Write Out Twitter Analysis (Part Four): Tweets, Retweets and Mentions

WriteOut Sorting of Tweets, Retweets, Mentions

I’m trying to take a closer look at what happened on Twitter with the Write Out project in October through network analysis. I’ve shared out the nodes and clusters and edges of the two-week project and then dove into cross-hashtag analysis and the timeline of user activity

The graph above sorts out all overall tweets during Write Out into the categories of original tweets (something new that a user added to the hashtag of #writeout); retweets (a tweet from someone else that a user tagged and forwarded back into the stream); and mentions (where a user not just shares someone else’s tweet, but adds some of their own commentary or text).

This network analysis look is valuable from a post-project perspective because it indicates how much original material was flowing into the project, and also, whether people were active (tweets, mentions) or non-quite-active-but-not-quite-passive-either (retweets). Part of this flows from how easy it is to retweet, and there’s no real way to know from this kind of analysis whether a person retweeted and then did something else as well (such as created something original as a result of the retweet). It’s also difficult to know if the retweets were fly-by users — someone not really involved in the Write Out project, but who saw something interesting worth amplifying.

It’s heartening to see that the main clusters (yellow and blue here) are mostly original content — either tweets or mentions — which indicates a level of involvement that we hoped to see when designing invitations and activities. Ideally, in a Connected Learning project like Write Out, the overall sense of activity involves original media being shared out and noticed, so some retweeting makes sense.

It’s the green/Mention element that most interests me most, and I wonder if I can dive back into the Tableau software (used for this network analysis) to get a closer look at what people were doing, and who. When a user takes the time to notice, and do something more than just hit the retweet button, it shows a much higher level of engagement. A Mention tweet indicates not just recognition, but also response, and in that responding, the possibility of interaction and sharing.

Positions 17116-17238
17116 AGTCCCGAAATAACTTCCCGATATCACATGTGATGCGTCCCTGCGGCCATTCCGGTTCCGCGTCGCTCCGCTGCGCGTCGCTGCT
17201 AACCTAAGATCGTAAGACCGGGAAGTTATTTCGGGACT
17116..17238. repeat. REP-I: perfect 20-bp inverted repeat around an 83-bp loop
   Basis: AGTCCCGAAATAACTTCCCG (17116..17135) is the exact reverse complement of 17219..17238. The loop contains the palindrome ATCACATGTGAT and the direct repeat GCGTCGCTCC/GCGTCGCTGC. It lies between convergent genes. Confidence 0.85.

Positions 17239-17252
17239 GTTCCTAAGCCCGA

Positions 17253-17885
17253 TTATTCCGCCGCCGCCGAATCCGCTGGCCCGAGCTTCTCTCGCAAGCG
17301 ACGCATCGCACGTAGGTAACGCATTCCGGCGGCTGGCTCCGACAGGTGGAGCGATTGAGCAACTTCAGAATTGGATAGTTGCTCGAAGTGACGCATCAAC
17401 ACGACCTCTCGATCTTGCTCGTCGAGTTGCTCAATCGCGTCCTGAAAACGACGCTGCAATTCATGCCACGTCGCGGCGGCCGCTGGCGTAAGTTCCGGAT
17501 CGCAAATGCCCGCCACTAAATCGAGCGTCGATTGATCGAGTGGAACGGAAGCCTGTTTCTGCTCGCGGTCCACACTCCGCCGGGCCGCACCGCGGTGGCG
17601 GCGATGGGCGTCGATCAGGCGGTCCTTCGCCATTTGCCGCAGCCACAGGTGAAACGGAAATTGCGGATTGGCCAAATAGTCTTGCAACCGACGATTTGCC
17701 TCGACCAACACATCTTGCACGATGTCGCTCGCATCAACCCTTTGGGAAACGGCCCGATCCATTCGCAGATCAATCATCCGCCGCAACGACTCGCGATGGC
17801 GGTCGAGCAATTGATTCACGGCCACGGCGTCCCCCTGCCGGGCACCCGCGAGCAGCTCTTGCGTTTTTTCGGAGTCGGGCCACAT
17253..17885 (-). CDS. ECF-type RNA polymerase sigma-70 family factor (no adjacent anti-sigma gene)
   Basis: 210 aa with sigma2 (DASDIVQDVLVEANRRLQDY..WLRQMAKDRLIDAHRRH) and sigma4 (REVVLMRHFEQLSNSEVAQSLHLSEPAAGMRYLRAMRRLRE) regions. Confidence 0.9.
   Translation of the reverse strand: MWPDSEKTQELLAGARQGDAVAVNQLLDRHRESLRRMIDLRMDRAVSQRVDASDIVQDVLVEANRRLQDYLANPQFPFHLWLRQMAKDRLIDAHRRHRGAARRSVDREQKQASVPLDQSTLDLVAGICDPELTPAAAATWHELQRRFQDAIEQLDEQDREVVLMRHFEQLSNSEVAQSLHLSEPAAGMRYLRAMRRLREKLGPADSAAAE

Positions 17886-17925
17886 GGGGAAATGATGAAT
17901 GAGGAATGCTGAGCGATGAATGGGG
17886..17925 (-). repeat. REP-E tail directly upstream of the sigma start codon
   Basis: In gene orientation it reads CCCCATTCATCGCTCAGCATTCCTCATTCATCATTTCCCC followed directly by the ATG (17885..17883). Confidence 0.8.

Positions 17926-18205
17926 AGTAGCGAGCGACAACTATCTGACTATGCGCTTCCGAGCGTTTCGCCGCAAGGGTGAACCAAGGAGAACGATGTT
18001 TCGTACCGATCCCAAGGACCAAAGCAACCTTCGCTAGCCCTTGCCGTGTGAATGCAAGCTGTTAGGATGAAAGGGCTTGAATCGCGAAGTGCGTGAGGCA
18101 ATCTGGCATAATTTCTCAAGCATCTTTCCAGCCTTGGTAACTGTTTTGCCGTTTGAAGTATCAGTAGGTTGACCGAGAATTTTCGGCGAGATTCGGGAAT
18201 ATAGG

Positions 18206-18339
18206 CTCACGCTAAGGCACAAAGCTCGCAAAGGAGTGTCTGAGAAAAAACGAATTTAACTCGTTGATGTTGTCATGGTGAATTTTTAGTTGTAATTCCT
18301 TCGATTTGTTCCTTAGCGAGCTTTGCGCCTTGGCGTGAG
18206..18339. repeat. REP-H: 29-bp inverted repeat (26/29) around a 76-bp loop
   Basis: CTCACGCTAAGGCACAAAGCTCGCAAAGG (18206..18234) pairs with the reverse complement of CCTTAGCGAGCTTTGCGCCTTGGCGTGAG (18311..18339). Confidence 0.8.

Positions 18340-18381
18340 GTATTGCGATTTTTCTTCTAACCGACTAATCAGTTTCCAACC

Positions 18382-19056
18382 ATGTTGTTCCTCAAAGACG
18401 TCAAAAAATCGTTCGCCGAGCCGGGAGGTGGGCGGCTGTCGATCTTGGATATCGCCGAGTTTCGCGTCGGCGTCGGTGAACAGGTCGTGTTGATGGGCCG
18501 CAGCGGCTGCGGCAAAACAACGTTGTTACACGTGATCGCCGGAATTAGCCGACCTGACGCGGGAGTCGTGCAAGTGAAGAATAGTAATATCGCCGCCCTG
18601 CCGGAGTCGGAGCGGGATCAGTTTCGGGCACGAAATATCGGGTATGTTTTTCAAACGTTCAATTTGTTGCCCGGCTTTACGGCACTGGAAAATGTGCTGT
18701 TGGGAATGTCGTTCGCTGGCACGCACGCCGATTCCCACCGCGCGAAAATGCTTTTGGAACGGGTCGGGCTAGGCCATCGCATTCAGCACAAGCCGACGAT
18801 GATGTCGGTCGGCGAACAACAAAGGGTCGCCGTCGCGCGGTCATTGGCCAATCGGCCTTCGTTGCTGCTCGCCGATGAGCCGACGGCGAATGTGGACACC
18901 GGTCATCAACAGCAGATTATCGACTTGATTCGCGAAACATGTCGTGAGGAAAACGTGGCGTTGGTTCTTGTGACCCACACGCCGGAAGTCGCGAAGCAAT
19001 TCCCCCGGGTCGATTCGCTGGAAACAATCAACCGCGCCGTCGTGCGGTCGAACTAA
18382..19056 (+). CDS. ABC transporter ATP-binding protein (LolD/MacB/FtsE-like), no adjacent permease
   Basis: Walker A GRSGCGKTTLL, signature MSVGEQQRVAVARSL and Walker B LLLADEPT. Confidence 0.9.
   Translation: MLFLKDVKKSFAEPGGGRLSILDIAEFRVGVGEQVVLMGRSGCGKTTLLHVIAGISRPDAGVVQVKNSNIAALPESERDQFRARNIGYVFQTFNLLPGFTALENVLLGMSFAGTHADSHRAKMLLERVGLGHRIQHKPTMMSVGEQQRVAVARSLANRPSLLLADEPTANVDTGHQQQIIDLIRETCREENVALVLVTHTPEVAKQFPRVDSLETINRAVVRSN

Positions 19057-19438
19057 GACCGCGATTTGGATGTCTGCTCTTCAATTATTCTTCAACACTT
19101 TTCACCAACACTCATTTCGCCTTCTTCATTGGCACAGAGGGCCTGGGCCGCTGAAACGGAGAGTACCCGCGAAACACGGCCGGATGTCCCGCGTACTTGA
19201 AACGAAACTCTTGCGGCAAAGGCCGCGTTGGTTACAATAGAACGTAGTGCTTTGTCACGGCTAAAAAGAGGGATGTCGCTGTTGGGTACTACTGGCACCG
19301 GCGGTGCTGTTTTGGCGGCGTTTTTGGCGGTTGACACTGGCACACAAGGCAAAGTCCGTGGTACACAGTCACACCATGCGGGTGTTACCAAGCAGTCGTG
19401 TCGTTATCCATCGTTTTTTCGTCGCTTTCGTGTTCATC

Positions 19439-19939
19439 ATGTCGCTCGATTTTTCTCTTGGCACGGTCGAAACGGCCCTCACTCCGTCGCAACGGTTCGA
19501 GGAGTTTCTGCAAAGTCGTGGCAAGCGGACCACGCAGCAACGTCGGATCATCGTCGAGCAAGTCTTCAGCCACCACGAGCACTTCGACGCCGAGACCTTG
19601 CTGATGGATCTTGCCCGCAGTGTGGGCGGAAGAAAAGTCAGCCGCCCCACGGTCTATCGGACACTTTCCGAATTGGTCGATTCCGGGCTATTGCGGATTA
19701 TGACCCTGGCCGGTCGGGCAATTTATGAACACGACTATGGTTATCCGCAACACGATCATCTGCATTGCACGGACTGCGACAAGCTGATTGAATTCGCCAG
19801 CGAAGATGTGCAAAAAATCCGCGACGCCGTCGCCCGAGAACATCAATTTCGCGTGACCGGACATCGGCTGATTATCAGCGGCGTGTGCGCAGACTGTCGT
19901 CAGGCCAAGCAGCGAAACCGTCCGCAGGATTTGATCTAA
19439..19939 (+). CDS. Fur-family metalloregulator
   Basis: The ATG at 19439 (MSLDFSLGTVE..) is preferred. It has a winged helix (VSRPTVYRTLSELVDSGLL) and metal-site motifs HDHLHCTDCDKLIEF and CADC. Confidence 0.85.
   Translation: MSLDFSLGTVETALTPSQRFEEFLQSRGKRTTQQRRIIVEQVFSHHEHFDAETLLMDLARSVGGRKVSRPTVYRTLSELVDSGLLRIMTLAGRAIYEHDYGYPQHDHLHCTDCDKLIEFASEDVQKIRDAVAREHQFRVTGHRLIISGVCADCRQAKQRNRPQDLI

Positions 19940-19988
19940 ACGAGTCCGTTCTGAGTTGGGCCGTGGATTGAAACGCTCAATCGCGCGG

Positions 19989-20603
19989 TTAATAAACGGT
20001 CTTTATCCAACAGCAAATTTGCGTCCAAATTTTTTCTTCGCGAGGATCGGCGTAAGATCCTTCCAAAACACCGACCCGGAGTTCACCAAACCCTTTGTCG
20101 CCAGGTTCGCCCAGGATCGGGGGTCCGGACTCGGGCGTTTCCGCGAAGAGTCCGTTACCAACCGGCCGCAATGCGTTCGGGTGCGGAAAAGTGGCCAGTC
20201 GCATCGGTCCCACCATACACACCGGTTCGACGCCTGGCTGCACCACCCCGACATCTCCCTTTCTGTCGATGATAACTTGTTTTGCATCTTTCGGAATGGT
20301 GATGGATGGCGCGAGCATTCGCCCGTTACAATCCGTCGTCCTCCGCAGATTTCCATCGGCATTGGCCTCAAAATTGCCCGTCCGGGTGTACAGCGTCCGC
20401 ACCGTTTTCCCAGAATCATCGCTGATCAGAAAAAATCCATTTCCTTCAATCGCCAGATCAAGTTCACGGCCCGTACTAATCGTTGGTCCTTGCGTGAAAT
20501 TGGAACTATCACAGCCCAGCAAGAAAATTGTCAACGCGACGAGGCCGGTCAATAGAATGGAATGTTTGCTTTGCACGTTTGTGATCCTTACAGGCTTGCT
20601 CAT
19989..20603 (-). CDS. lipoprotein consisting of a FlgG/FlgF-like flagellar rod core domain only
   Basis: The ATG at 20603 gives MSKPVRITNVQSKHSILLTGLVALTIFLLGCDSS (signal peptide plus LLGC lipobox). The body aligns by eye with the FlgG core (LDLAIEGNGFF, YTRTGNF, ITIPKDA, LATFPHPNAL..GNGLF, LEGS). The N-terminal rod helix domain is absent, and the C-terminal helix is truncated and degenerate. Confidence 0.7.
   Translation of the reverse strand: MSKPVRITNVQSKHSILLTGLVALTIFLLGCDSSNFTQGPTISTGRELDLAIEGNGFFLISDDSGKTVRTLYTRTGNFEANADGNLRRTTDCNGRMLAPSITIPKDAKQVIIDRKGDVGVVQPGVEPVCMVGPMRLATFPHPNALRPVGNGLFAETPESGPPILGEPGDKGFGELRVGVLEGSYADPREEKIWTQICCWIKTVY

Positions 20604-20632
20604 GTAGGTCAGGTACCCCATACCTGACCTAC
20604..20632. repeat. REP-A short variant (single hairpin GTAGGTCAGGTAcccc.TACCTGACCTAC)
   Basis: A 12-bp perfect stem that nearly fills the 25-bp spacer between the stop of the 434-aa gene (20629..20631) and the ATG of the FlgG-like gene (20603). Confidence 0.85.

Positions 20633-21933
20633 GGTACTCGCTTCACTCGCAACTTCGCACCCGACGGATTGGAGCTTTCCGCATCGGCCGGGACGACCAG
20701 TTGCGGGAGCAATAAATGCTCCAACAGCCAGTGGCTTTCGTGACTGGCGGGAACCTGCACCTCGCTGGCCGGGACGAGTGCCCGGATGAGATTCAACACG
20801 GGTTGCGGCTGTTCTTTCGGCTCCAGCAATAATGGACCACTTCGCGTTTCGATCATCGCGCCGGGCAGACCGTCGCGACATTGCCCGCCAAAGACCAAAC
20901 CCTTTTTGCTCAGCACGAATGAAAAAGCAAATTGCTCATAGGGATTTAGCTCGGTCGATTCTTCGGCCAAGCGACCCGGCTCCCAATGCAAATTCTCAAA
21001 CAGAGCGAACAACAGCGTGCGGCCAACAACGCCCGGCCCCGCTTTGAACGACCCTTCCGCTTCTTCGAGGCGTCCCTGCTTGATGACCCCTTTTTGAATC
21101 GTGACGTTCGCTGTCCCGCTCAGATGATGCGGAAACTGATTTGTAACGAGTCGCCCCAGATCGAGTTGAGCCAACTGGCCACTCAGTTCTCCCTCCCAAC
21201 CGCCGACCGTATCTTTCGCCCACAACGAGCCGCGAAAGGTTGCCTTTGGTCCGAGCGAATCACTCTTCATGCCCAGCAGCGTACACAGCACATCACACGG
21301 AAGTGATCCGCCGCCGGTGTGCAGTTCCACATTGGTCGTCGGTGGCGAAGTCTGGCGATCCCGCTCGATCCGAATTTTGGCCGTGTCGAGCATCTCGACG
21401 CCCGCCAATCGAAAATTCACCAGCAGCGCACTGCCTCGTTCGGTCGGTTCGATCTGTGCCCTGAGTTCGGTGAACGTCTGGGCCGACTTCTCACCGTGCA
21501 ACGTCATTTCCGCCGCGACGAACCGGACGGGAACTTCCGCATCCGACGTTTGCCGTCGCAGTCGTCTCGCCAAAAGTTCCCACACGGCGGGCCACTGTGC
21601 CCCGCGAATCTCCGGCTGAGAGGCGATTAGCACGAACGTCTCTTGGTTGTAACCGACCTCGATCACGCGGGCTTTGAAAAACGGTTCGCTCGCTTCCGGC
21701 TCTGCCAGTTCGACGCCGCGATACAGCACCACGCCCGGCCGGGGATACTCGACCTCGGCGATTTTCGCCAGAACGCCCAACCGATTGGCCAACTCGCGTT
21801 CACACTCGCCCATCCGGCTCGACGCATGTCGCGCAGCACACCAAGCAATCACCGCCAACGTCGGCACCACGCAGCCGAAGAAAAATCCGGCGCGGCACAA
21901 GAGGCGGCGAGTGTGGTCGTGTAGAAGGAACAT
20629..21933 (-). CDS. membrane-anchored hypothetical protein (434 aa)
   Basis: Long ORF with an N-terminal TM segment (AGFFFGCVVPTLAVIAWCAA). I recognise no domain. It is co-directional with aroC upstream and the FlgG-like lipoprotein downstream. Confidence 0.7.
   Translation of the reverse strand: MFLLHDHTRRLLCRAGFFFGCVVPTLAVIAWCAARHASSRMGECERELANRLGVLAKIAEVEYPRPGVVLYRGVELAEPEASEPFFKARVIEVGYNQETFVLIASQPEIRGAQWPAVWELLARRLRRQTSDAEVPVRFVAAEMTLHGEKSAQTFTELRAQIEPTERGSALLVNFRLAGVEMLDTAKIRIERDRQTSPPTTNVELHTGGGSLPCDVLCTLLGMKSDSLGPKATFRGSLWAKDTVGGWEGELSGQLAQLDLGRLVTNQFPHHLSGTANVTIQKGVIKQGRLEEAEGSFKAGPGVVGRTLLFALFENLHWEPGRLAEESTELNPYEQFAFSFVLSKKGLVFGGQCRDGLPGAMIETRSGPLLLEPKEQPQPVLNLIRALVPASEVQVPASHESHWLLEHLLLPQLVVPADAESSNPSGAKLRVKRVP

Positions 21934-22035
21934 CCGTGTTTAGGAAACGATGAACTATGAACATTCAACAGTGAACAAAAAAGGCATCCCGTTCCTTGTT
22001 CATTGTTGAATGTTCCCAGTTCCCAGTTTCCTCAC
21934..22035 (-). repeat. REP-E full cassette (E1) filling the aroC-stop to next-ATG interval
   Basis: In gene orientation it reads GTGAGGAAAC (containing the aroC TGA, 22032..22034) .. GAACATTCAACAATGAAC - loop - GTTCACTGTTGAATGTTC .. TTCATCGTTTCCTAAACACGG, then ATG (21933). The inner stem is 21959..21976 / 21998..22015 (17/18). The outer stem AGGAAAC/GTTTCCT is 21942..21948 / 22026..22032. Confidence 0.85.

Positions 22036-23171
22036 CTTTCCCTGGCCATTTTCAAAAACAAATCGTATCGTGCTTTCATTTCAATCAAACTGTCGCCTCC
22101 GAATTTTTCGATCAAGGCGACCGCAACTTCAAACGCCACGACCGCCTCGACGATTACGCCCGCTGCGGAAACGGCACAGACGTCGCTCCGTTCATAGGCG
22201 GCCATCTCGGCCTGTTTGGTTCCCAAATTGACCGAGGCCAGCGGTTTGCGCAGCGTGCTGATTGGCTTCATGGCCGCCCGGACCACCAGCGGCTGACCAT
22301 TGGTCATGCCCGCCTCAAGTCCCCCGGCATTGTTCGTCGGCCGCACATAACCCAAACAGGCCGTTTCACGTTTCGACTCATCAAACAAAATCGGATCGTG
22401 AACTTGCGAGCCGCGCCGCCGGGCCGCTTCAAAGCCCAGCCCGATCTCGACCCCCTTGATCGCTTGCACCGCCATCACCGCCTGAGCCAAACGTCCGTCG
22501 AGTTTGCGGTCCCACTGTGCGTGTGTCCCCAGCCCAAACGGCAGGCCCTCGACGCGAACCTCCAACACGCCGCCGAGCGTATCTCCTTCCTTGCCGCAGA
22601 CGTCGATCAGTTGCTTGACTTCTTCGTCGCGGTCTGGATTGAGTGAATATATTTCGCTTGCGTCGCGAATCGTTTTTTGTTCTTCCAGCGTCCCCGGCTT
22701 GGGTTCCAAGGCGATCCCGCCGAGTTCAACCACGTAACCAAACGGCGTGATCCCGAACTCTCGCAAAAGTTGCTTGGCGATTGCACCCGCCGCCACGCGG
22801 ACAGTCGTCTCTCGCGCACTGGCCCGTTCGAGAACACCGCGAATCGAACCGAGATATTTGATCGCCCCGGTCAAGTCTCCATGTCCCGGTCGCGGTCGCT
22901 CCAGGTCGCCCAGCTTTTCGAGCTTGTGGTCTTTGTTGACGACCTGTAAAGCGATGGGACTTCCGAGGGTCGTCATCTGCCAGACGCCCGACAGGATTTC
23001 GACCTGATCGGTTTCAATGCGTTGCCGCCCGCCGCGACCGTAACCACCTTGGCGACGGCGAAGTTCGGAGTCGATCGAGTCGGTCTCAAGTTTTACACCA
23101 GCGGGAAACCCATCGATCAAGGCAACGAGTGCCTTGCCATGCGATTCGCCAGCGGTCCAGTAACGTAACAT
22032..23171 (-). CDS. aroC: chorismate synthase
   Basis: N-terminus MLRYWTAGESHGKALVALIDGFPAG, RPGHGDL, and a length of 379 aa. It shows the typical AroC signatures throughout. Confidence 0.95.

For us, as facilitators of Write Out, these are the golden moments, for it could be that one person is inspiring another to react or remix or make note of something important. It could be that someone is taking the spark of Write Out and through a Mention, sharing it with a secondary network (sort of like the cross-hashtag analysis from an earlier post). A Mention also tells the maker of the original tweet that there is an audience that is interested, and noticing, and that kind of spark of responsive activity is a powerful element of learning, making, exploring, connecting.

Peace (making sense of it),

  1. Thanks for taking the time to reflect on this. I rarely see anyone looking at “cruft” of this kind of work to make sense of it. It is the perfect example of what Harold Jarche calls “Seek-Sense-Share” (https://jarche.com/2019/04/finding-and-sharing-information/). This kind of work keeps information from becoming inert. I like your name for it–“responsive activity”. It is what we owe each other. It is the dark matter that glues the best parts of the net together.

    Antispamitweetitude: unable so

    Unable, so very,
    Unforeseeing, so very,
    Inconsequential, so very,
    So very happy
    to be
    So very.

  2. Once again, I agree with Terry. Nice to see you doing this and I hope it inspires others in other sectors to make the effort.

    Is the SNA work available live on-line? Looking at the graphics is one thing, but being able to click in and see who each node is, and how they connect to others, is another level.

    I’ll look forward to seeing more on this in 2020. Happy New Year.

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